"This You have seen, O LORD; do not keep silence. O Lord, do not be far from me. Stir up Yourself, and awake to my vindication, to my cause, my God and my Lord. Vindicate me, O LORD my God, according to Your righteousness; and let them not rejoice over me. Let them not say in their hearts, “Ah, so we would have it!” Let them not say, “We have swallowed him up.” (verses 22-25)
Here David pleads with the Lord to not only deliver him from those who are against him, but also to bring them all to justice, both himself and his accusers. Like the innocent man who says, "Search me! Search my house, my files, my internet browsing history, my emails! What you find cannot hurt me, for I am innocent! Your scrutiny will only clear my character in this matter." David's character has been maliciously slandered and lies made up about his actions and motives. Those who used to regard him with honour now believe him to be a scoundrel.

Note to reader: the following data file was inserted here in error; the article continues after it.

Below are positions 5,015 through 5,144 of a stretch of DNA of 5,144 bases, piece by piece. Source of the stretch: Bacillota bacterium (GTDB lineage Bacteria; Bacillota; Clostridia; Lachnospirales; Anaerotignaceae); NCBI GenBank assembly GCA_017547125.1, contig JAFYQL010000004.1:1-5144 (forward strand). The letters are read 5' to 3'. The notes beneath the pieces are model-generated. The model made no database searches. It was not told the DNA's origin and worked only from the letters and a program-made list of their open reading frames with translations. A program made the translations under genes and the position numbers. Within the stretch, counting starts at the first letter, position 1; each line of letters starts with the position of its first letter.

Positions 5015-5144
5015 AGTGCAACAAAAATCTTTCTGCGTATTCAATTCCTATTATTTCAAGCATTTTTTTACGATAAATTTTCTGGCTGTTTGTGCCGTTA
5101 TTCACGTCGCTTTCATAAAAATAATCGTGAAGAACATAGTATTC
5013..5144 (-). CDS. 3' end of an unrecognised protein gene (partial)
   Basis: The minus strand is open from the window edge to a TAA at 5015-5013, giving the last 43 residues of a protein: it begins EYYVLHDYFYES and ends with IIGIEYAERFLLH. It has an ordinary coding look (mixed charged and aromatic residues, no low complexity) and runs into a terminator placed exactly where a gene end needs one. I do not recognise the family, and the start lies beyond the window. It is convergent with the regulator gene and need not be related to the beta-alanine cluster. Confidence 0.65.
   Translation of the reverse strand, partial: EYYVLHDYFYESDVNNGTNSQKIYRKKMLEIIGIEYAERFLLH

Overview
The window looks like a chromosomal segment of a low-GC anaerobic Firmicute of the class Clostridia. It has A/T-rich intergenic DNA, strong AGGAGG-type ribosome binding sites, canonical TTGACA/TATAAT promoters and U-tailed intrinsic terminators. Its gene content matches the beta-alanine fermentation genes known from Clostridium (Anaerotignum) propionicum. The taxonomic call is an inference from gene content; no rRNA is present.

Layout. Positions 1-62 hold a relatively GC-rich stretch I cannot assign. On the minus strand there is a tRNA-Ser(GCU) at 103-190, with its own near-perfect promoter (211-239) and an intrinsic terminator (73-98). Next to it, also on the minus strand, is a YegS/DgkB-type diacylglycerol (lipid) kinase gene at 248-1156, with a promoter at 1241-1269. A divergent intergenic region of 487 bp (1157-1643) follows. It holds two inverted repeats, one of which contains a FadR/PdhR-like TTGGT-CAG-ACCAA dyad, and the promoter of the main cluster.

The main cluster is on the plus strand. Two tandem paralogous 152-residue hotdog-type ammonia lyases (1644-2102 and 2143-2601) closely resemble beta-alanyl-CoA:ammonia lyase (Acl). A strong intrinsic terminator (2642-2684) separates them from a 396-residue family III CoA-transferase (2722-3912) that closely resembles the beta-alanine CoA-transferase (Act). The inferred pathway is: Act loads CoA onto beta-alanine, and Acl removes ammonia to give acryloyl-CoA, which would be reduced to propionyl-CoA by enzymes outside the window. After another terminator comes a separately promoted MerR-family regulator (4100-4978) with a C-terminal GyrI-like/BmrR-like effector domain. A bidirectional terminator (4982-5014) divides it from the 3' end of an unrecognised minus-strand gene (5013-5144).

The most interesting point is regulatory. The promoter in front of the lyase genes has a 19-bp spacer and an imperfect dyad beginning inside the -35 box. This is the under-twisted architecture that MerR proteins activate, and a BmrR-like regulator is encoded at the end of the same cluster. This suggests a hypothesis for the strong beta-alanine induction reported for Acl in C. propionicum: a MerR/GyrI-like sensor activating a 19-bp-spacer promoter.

This is sometimes even more painful to bear than hatred. It is one thing to have an enemy who just doesn't like you for whatever reason. It is quite another to have an acquaintance or even a friend despise and reject you as an evil doer when you know you are innocent! When truth is overshadowed by a lie, what strong feelings it produces in our hearts. Many powerful stories have been written along this theme, for it resonates deeply within our souls. It also resonates deeply within the heart of God, for it is recorded four times in the just the gospels alone that God will one day set every record straight and let the truth about all be known, "Therefore do not fear them. For there is nothing covered that will not be revealed, and hidden that will not be known." (Matthew 10:26)